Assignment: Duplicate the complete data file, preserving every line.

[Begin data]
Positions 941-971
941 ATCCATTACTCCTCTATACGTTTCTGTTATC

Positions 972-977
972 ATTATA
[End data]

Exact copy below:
Positions 941-971
941 ATCCATTACTCCTCTATACGTTTCTGTTATC

Positions 972-977
972 ATTATA